By M.D. Kittle | Wisconsin Reporter
MADISON, Wis. — Republican lawmakers are speaking out about what they see as the partisan nature of a secret investigation targeting dozens of conservative organizations.
“It seems as though the people out front in the investigation have strong Democratic connections,” Grothman told Wisconsin Reporter last week. “It leads one to question whether this is a fishing expedition designed to embarrass Republicans rather than an investigation built on factual evidence.”
Grothman’s sentiments are echoed by a lot of conservatives nearly two months after news of the probe was first leaked in the press.
“I am concerned that this process seems to have been used in recent years as a way to go on a partisan hunt,” said state Rep. Dean Knudson, R-Hudson.
Particularly troubling to Knudson is that no liberal groups appear to be targeted in this John Doe, interesting in light of the tens of millions of dollars pumped into Wisconsin’s unprecedented spate of recalls in 2011 and 2012 by union and left-leaning groups.
Launched nearly two years ago by the Democrat-led Milwaukee County District Attorney’s office, the probe is digging for alleged campaign violations during the state’s recall elections, according to sources.
The court-sanctioned dragnet has subpoenaed more than 100 conservative and free-market activists. Though gagged by provisions of the subpoenas, several sources have told Wisconsin Reporter the manifold legal attack on nonprofit political organizations has included pre-dawn raids on homes and offices; confiscated equipment and files; and demands for phone, email and other records.
The sources have asked to remain anonymous due to their proximity to the investigation or to people connected to it. They say the investigation is an attempt by Democrats to derail conservative organizing in the run-up to critical Wisconsin elections, including Gov. Scott Walker’s 2014 re-election campaign.
Though he predicts the investigation will turn up no evidence of a crime, “the process is the punishment,” Eric O’Keefe, director of the Wisconsin Club for Growth, and a target of the probe, told the Wall Street Journal.
It appears the latest John Doe, billed as John Doe II or the “son of John Doe,” is at least in part connected to a previous secret investigation led by the Milwaukee County DA’s office. That John Doe probe spanned nearly three years, beginning in May 2010.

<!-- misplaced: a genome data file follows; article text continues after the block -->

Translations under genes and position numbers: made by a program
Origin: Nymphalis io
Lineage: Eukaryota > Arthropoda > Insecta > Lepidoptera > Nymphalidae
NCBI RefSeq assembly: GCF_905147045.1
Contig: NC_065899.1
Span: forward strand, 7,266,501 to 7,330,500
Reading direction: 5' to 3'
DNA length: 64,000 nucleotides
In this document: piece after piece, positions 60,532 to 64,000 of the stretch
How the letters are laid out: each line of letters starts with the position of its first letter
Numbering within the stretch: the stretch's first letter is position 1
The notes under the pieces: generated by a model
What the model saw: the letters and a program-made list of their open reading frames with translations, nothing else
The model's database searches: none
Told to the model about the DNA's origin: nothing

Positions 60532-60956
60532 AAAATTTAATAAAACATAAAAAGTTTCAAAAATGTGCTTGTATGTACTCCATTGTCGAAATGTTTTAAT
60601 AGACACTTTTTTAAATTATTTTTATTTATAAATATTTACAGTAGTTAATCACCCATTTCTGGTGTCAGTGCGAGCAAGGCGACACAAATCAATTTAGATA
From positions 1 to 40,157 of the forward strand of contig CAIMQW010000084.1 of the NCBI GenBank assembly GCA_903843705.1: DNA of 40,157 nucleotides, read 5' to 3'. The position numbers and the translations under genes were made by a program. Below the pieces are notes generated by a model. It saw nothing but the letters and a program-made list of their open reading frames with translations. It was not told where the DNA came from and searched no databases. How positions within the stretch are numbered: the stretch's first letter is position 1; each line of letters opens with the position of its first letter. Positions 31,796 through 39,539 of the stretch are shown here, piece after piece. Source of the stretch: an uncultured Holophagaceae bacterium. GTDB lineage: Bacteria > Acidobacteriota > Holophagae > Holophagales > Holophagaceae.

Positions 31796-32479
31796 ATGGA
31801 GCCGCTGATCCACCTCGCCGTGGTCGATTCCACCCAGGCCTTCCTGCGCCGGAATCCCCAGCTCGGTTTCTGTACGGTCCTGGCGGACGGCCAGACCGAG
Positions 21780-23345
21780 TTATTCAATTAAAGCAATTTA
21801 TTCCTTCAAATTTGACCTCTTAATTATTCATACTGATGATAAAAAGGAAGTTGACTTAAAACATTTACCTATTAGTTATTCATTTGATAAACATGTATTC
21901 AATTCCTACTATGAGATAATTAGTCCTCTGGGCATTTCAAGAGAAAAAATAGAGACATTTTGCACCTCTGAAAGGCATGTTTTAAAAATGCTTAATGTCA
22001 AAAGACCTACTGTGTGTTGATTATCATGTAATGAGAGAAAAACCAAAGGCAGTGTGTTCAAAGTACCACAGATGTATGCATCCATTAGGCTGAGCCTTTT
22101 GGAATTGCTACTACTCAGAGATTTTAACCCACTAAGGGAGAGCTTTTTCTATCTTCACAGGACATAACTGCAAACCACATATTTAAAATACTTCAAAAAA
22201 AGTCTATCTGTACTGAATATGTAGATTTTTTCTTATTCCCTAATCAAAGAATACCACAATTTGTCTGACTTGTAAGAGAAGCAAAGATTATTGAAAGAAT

John Doe I was a meandering dragnet that ended in the convictions of six people who were former aides or associates of Walker when he was Milwaukee County executive. The investigation closed without any charges of wrongdoing against Walker, and critics say prosecutors got little for the untold taxpayer money spent on pursuing the probe.
“It was all something other than what (prosecutors) were originally looking for, and it wasn’t very much for three years of looking,” a legal source connected to the current John Doe told Wisconsin Reporter.
But John Doe I, conservatives charge, certainly set the political narrative for Democrats in 2012, when Walker was wrapped up in the fight of his political life.
The campaign was peppered with leaked information about the John Doe. Much of the information was wrong, including reports that Walker was due to be indicted for one reason or another at any moment. Liberal issue ads focused on the John Doe as if the secret investigation alone were an indictment of the governor.
Milwaukee County Sheriff David A. Clarke Jr., a conservative who runs as a Democrat in a heavy Democrat county, has arguably been one of the sharpest critics of the investigations.
“The unchecked, unbridled scope of these investigations, to me, they’re dangerous,” he told Wisconsin Reporter last month.
Clarke has called for an investigation of the investigators. He’s not alone.
“I think the general feeling is this should only happen if there are legitimate leads,” Knudson said.
“After the fact, the investigators need to be held accountable for the decisions they made asking for search warrants or imprisoning someone to give testimony,” Knudson added.
Asked whether Wisconsin Attorney General J.B. Van Hollen has received any calls to investigate the latest John Doe probe, Dean Stensberg, the No. 3 ranking official at the state Department of Justice, said the agency would have no comment.
As first reported by Wisconsin Reporter earlier this month, Van Hollen, a Republican, will represent the judges being sued by three targets in the current John Doe investigation. Responses in that case are expected by Dec. 23.
Contact M.D. Kittle at email@example.com
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